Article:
Postpartum pain Is very common, and for good reason!
Many women experience some form of postpartum pain, whether its physical discomfort or weakness, or emotional difficulties in adapting to the challenges of taking care of a newborn child.
This is not in the least bit surprising. After all, having a baby is no small feat. A healthy baby is the reward for a process that is lengthy and at times extremely strenuous for the mom. Once the baby is born, we often forget that the mom is now recovering from the tremendous strain she and her body endured during pregnancy, labor, and delivery.
The postpartum period is a woman’s time to heal and recover her pre-pregnancy health and strength.
For many women, this period is relatively short and uneventful.
However, the postpartum period may be rocky and extended due to interventions during the birthing process, such as the use of an epidural anesthetic, the use of pitocin (a synthetic form of the natural hormone oxytocin, to restart labor), the use of forceps, a vacuum assisted (ventouse) vaginal delivery, an episiotomy, or the planned or unplanned cesarean section (c-section).
Moreover, a woman’s body goes through a lot of physical changes during pregnancy to support placental development and the implantation of the egg, to nourish a growing fetus, to hold the fetus securely within her womb, and to help the baby exit her body at the time of birth. These are monumental feats requiring hormonal and physical adjustments that can cause postpartum pain from which she needs to recover once the baby is born.
Although the interventions mentioned above can help, and may be life-saving indeed, they are associated with side effects or complications that can not only make the birthing process more difficult for both the mother and the baby, but leave the mother to deal with the aftermath in the form of postpartum pain.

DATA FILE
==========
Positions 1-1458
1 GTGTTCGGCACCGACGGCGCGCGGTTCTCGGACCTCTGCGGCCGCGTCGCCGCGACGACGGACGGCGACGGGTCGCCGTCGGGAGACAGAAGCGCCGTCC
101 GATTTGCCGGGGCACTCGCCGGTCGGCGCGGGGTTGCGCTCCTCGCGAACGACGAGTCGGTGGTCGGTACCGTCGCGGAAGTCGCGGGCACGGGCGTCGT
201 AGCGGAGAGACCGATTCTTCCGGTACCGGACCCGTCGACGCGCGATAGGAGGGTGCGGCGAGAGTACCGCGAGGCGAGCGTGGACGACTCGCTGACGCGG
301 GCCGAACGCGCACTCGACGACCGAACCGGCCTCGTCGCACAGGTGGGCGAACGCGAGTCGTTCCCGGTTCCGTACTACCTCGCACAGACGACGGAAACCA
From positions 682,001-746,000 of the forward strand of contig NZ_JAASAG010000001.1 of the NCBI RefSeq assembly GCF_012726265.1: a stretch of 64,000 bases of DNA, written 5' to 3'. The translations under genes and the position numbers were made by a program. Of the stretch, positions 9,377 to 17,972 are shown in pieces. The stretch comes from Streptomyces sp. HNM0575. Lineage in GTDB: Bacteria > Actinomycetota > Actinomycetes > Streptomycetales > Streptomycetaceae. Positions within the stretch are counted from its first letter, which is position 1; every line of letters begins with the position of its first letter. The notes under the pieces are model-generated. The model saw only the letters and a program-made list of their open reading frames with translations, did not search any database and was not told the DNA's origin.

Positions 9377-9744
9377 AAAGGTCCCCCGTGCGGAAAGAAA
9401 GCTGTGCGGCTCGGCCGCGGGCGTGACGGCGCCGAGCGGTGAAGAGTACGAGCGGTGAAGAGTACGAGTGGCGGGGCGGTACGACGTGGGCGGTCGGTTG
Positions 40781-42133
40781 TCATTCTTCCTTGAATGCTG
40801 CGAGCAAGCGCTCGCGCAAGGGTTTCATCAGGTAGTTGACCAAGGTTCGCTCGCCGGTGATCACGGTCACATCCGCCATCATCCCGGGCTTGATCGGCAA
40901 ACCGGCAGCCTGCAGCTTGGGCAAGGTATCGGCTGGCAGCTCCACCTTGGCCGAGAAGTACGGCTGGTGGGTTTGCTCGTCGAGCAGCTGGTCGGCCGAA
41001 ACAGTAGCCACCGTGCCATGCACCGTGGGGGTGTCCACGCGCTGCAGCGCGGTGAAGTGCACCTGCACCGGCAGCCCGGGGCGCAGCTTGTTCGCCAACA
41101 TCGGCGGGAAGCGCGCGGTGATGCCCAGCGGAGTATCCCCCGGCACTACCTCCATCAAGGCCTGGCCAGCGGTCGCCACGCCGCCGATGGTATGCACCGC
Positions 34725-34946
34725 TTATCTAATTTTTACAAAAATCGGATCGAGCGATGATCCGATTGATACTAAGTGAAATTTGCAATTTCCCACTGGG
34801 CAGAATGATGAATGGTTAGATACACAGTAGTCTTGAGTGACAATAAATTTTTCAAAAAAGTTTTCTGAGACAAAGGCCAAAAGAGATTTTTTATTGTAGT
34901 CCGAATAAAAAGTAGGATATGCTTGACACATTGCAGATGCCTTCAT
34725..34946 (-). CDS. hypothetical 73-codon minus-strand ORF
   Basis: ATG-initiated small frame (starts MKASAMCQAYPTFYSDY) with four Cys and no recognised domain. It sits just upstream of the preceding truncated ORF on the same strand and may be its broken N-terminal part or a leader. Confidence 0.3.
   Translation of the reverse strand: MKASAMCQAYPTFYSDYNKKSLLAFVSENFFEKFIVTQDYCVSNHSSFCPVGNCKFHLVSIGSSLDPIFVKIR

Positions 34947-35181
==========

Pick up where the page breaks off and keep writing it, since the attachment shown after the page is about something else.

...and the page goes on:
The list of symptoms that come from interventions is long.
Epidural anesthesia requires the insertion of a catheter into the space between the outer covering of the spinal cord (the dura) and the vertebral canal in the lumbar region. It is well known that the anesthetic may slow down labor (or entirely stop/stall labor), necessitating the use of pitocin (synthetic oxytocin) to augment or restart labor.
If there’s difficulty placing the catheter in the epidural space, the woman has to endure several needle punctures into her lumbar spine, often resulting in postpartum pain in her lower back that may linger for days, weeks, or even months. If the needle punctures the dura (tough membrane covering the spinal cord), a spinal headache may ensue, caused by a leakage of the cerebrospinal fluid (CSF) into the epidural space.
Oxytocin versus pitocin. Mother Nature knows best.
While the body delivers natural oxytocin in a pulsatile fashion, adjusting the amount to the body’s needs during labor, pitocin is delivered via the catheter in a steady flow fashion. It is difficult to guess how much the body actually needs.
Consequently, the amount delivered is often too great, forcing rapid and forceful contractions of the uterus. This may greatly increase the trauma to the uterus and increase the chance of uterine bruising and rupture of the uterus with hemorrhaging.
Forceps and vacuum extraction (ventouse) assisted vaginal deliveries are relatively rare these days.
Forceps and ventouses are used in approximately 5% of births when the health of the mother or child is at risk. While sometimes necessary, these types of delivery devices may cause substantial tissue damage to the mom and the baby. Forceps delivery tends to cause more tissue damage to the mom, while vacuum extraction assisted delivery appears more harmful to the baby due to the suction forces on the baby’s scalp and scull bones.
Risks of forceps delivery to the mother include
- anemia from excessive blood loss during the procedure
- pain in the perineum postpartum (cuts and tears in the vaginal canal, vulva, or perineum)
- uterine rupture and hemorrhage
- weakening of the pelvic floor muscles, leading to uterine prolapse
- injury to the urethra and urethral opening
- difficulty urinating
- urinary and/or fecal incontinence that may be temporary or permanent
A vacuum extraction assisted delivery poses similar risks except for uterine rupture and hemorrhage.